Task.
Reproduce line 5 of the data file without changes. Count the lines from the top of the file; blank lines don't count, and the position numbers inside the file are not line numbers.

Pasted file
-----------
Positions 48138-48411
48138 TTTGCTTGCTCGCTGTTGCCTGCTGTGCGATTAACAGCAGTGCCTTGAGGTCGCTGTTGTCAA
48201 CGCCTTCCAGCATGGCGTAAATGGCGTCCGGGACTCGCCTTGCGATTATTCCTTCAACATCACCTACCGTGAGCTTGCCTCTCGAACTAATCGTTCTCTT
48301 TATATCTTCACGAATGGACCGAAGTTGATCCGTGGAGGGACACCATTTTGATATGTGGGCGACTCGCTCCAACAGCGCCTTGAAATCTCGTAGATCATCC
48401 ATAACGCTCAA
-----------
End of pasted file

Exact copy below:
48401 ATAACGCTCAA